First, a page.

When an application is running, it can be suspended at any time. For example, the user can press the Start button or tap a notification to open another application. In this case, the application is “frozen” (the dormant state); it’s preserved in memory, but all the running threads and operations are stopped. In this status, the application is using system memory, but the CPU is free. This way, other applications can use the available resources without suffering performance issues.

When the user decides to go back to the application (by using the Back button or the task switcher), its instance is restored from memory and the previous threads and operations are restarted.

If users play with their device for a long time, too many applications may be opened and there won’t be enough memory left to keep other applications suspended. In this case, the operating system can start to “kill” longer-running applications to free some memory for the newly opened apps—the older apps are moved into a tombstoned state. To give users the same smooth experience as when apps are simply suspended, developers have the ability to save the state of the app when it is tombstoned and restore it later. When users open a tombstoned app, they will find the application in the exact previous state, as if it’s never been closed.

The tombstoning experience was the only one available in Windows Phone 7, but it often led to a bad user experience. Because the app was killed, the application always needed to start from scratch, causing longer loading times. In Windows Phone 7.5, Microsoft introduced the Fast Application Switching concept that has been translated into the current life cycle, where apps are put in a dormant state and are killed only if needed.

Based on this information, we can understand that applications aren’t able to run in the background—when an application is suspended, all of its running operations are canceled. Later in this series, we’ll look at available techniques for executing some operations even when the app is not running.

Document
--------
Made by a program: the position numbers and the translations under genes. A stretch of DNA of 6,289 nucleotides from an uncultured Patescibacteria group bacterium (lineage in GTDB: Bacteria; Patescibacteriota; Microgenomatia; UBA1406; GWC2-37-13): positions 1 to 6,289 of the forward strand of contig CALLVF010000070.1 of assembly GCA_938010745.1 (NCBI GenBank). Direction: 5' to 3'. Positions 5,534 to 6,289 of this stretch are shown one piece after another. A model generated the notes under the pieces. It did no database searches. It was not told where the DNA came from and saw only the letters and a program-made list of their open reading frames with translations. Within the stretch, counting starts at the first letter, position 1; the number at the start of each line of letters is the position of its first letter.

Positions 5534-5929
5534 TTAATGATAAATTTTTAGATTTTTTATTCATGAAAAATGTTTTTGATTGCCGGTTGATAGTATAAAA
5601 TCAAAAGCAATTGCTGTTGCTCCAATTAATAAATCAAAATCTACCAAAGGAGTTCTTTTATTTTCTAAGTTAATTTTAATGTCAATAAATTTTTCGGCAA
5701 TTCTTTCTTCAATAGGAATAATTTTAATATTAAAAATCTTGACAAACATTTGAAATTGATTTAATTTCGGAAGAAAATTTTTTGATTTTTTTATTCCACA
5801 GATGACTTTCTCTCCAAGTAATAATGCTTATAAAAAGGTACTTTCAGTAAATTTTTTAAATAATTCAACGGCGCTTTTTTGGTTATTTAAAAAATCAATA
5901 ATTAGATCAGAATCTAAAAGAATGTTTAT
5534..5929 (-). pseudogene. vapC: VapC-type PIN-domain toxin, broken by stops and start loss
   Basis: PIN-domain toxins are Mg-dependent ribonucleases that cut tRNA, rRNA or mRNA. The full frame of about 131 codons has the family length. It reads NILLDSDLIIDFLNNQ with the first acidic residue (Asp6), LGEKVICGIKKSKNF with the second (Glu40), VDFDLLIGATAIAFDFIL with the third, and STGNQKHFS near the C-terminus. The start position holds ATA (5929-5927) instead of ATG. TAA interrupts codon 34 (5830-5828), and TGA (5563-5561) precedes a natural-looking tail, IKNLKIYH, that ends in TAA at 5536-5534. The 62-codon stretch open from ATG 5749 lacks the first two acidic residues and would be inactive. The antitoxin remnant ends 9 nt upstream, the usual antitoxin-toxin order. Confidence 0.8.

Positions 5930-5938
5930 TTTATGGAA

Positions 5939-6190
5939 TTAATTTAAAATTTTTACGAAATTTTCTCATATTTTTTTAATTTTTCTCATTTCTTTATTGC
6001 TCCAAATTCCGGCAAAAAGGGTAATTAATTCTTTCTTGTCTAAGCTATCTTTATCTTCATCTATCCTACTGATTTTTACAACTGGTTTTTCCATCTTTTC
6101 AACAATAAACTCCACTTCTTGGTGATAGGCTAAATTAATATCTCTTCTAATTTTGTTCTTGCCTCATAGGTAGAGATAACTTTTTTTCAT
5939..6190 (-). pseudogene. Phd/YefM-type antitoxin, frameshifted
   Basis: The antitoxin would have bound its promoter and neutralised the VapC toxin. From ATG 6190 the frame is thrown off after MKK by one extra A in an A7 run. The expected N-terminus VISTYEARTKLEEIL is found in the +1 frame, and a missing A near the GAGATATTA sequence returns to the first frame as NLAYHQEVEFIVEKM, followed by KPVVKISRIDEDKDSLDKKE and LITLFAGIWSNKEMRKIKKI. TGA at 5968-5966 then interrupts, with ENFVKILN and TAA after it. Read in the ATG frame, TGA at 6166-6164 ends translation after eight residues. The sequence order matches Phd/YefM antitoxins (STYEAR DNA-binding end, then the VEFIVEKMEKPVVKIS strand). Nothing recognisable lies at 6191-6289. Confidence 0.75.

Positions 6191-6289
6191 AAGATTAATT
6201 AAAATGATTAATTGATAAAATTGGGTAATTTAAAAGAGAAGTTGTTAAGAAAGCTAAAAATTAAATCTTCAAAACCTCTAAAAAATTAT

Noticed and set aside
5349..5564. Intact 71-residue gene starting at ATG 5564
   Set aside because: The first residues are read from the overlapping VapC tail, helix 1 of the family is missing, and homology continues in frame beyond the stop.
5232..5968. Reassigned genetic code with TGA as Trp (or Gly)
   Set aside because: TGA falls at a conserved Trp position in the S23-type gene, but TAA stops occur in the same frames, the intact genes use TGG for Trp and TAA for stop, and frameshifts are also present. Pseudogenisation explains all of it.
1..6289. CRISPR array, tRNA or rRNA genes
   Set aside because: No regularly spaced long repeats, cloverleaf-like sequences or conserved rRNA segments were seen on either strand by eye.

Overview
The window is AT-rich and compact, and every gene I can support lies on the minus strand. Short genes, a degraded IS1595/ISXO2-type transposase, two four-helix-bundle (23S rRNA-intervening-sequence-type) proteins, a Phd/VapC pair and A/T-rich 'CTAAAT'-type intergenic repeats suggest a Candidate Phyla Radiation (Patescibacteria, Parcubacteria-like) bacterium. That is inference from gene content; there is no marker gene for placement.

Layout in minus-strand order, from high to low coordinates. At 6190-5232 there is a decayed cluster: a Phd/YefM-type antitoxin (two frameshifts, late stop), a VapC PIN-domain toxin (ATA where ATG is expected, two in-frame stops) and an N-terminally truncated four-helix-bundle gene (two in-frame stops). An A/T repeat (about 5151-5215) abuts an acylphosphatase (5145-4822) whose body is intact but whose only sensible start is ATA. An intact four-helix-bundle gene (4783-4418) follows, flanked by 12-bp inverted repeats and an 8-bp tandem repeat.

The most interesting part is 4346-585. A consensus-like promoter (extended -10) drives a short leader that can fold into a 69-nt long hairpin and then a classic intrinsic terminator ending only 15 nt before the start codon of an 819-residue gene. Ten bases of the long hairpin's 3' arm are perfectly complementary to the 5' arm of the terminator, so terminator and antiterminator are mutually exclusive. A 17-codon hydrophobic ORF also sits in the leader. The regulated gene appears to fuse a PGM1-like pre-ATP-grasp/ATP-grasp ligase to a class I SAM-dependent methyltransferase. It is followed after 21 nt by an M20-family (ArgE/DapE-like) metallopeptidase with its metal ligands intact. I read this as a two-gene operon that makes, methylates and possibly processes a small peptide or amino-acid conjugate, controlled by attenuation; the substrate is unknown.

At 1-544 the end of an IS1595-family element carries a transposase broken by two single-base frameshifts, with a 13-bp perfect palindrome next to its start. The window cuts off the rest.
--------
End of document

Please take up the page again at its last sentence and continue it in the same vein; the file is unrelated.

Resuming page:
As a developer, you are not notified by the operating system when an application is tombstoned. This is why, in the schema shown above, you can see that the save state operation is made every time the application is suspended. You’ll always have to deal with it, since you won’t know in advance whether your app will be tombstoned.

Instead, the restore operation is made only if the application has been tombstoned. When the app is in a dormant state, the entire process is stored in memory, so there’s no data loss when the app is restored.

Since tombstoning isn’t deterministic, Visual Studio offers a way to test it. By default, applications are moved to the dormant state when suspended. You can change this behavior by right-clicking on your project and choosing Properties. In the Debug section you’ll find the Tombstone upon deactivation while debugging option. When it’s selected, applications will always be tombstoned when they’re suspended, so you can test that everything works fine and no data is lost in this scenario.

Controlling the Life Cycle

You can control the application life cycle thanks to the PhoneApplicationService class, which is declared in the App.xaml file as a lifetime object.

As you can see, the PhoneApplicationService class is registered to manage four different events that are available in the App.xaml.cs file:

  • Application_Launching is invoked when the app starts for the first time.
  • Application_Closing is invoked when the app is completely closed. It only happens when the user presses the Back button in the application’s main page.